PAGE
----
Briana (jengalill) wrote,
Briana
jengalill

More Observations of India

They like Mahatma Ghandi here- like REEEALLY like him. Whereas we have various different leaders of our country on our dollar bills, Ghandi is on ALL the money here. Kind of like the queen in England.

Indian families typically have only one or two children. Girl children are often seen as a big financial burden because girls are always sent off with dowries, whereas boy children are an asset (because they attract wives and dowries). Seeing the families in poverty with still only one or two children, it further frustrates me about families in the US who cannot afford their children and keep popping them out- four, five, six- as if they think they are doing some sort of service to the world.

The many stray dogs are not treated the way that dogs are treated in America. They are treated more the way that Americans would treat rats. They are not outwardly abused and shooed away- there are just too many of them- but they are not interacted with either. I pet two dogs since I have been here. Both seemed incredibly grateful for a little bit of comfort and kindness, but in one case a woman advised me not to, indicating that the dog might bite me. The dog did not seem interested in anything more than a nice head scratch, but in the US, we don't go around petting rats because 1) they might bite, and 2) they are "filthy vermin". That's pretty much the view on dogs here, it seems.

If people are in the same caste (or at least socio-economic status), there is a tendency to really help one another out, but that does not necessarily extend to outside their castes.

The better you can speak English, the more affluent you are. And the more affluent you are, the better English you can speak because you could afford that kind of education. Just being able to speak good English is equivalent to educational degrees in the US. An excellent movie to see that highlights this is "English Vinglish".

The Indian people give the general impression of being very kind and very curious- especially about people who are obviously foreigners.

Light skin is much more valued than dark skin. You see this in beauty treatments, advertisements, and even in cartoons. It was actually rather funny when, at a bazaar, a man tried to sell me skin-lightening cream. As Dan pointed out, "any lighter and she'd be invisible!"

There are many good looking people here- men and women, and beautiful children. Sometimes one doesn't notice physical attraction across racial and geo-political borders. Here, it was hard not to notice. The Indian people have some very attractive genetics!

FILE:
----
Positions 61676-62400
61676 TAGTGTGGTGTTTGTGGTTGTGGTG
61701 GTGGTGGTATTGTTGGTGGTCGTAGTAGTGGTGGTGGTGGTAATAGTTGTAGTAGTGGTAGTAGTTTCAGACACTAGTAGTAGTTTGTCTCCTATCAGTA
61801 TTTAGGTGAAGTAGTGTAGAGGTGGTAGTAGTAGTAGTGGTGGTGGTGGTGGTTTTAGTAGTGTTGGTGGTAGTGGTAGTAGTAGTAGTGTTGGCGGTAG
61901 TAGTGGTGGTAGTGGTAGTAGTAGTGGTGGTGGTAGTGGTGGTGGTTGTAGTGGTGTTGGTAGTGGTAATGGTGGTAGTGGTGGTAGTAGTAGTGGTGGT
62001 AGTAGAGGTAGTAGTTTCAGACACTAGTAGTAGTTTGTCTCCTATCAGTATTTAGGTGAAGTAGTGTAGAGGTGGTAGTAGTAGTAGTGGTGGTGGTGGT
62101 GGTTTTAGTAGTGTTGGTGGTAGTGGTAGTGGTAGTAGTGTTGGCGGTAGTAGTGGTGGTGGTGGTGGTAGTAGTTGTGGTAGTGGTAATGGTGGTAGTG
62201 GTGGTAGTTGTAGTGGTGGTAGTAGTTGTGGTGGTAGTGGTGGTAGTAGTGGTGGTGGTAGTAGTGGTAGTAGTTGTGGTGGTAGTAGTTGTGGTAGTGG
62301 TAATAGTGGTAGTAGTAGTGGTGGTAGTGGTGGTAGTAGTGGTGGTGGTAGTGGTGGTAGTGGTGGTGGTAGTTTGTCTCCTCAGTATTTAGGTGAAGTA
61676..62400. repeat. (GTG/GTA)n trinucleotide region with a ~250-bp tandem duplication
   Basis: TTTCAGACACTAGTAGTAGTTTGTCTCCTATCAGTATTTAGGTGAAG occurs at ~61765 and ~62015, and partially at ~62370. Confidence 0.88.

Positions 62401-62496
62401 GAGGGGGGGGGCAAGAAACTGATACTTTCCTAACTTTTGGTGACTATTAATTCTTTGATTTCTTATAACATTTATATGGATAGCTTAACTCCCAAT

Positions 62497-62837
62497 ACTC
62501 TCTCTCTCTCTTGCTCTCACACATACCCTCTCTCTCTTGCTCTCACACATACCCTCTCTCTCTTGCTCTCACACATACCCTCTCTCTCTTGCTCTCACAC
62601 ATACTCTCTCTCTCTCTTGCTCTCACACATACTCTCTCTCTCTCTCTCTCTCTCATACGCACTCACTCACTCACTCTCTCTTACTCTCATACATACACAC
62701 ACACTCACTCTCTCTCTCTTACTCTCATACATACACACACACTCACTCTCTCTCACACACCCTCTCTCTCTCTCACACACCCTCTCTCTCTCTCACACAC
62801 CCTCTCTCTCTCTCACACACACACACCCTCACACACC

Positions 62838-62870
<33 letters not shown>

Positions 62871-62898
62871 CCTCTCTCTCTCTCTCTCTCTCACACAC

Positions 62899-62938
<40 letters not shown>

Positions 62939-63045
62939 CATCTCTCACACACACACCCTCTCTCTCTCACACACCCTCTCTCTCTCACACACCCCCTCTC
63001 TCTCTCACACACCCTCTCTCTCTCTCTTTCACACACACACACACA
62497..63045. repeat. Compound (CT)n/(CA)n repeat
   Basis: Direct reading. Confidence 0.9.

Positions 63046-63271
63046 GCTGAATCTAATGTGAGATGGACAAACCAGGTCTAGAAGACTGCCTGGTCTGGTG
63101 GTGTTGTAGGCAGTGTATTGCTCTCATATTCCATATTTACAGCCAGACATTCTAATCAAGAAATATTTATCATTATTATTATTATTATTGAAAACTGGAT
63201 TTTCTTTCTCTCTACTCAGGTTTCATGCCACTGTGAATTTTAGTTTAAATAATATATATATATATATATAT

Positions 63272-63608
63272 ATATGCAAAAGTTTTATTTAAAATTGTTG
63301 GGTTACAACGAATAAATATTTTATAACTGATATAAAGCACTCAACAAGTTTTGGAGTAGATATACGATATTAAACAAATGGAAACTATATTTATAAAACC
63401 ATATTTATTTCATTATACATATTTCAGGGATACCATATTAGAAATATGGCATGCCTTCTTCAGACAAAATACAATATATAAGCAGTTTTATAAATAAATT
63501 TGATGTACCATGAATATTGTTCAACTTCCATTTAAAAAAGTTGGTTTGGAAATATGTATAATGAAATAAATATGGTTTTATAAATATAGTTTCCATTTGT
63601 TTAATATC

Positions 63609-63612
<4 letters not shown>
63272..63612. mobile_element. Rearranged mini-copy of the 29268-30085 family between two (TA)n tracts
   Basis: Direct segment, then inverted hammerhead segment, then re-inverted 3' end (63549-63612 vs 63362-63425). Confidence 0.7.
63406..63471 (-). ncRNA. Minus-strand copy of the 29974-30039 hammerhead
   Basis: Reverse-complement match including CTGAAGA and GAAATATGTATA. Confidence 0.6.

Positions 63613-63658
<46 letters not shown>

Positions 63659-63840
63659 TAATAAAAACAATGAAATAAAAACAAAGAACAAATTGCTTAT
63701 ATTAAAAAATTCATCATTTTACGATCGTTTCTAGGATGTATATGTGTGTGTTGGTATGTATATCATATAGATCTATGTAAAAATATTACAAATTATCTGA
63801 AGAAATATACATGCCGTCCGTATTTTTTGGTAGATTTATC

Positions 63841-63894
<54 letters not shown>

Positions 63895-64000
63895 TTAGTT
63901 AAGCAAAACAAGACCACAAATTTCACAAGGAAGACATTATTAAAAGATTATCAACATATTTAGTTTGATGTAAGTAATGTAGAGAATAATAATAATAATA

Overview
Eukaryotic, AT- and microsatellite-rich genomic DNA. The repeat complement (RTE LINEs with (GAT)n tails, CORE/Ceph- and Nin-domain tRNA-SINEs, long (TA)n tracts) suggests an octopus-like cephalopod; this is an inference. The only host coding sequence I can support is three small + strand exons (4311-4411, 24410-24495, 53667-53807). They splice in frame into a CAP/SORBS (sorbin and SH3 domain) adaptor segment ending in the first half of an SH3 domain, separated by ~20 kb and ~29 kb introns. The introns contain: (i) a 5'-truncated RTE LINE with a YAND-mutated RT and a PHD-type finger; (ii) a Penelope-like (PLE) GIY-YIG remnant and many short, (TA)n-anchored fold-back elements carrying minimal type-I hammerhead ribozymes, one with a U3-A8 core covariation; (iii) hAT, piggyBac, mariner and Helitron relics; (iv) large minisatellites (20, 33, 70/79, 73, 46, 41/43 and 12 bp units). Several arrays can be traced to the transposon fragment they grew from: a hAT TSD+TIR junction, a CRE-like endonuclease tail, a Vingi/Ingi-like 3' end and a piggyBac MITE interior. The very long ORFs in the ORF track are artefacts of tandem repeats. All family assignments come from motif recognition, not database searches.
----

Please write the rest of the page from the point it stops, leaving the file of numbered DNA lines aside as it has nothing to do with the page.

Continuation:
Being Caucasian-white in this country is a "mixed bag". People are generally very polite and go out of their way to help you, but it's hard to tell if they are doing it to sincerely be kind or if they are hoping for good tips (Likely a mix of both). It's very much the same as having celebrity status in the US. People want to be close to you (for reasons you may not always be privy to), and they are super-excited if they find out you are not a total dick. If you also tip them, they are usually very gracious- there doesn't seem to be a lot of tipping happening from their fellow Indian clientele. Many establishments get very excited when we come in, give us excellent service, and then mention how happy they would be if we could refer our friends to them as well.

The income differential is striking. We are staying at a nice hotel that charges (at a discount) 3600Rs a day, or roughly $54 a night (not including 20% luxury tax). My friend Mary pays about that much in rent each month, and only currently makes about 4000Rs. She also has a son to support. Our tuktuk driver, Jani, makes only 4300Rs a month to support his wife and two boys. A bottle of Head-and-Shoulders shampoo costs 475Rs on sale (with a selfie-stick included free, which is why I bought it). That's about $7, so certainly not a great bargain, but when you think about it, that bottle of shampoo costs 1/5 what some people make in a month. So even in their own country, those of lower means can not even afford that bottle of shampoo. For the average person, if they had the desire and the drive, they could simply never make it in America (assuming they could even afford to get TO America). It's just too insanely expensive compared to the economy of India. So if someone has made it out of India and is surviving in the US- or even doing well- you should respect them. They probably have more intelligence and drive in their little finger than the average American has in their entire body!

Speaking of work, those who have jobs in India work generally 60-hours a week- 10 hours a day, 6 days a week, with only Sundays off. As my friend Mary says, on Sundays she usually only has energy to rest and sleep. So there's very little time for recreation for most people. Either you work A LOT or you don't work at all, pretty much.

In India, parents' lives are lived to benefit their children. And likewise, children take care of their parents come hell or high-water. I've had a hard time explaining to people what it is I do. The concept of a home for seniors blows their mind. "They get picked up at the end of the day by their families, right?"they ask. "Er. No. They live there. We encourage staunch independence in our country. Though that's not necessarily such a good thing in some situations." Unfortunately, some Indian parents work hard to give their child everything and come to America, to a culture that does not encourage that level of reciprocation, and so the children simply take the benefits their parents offer them and become rather spoiled.
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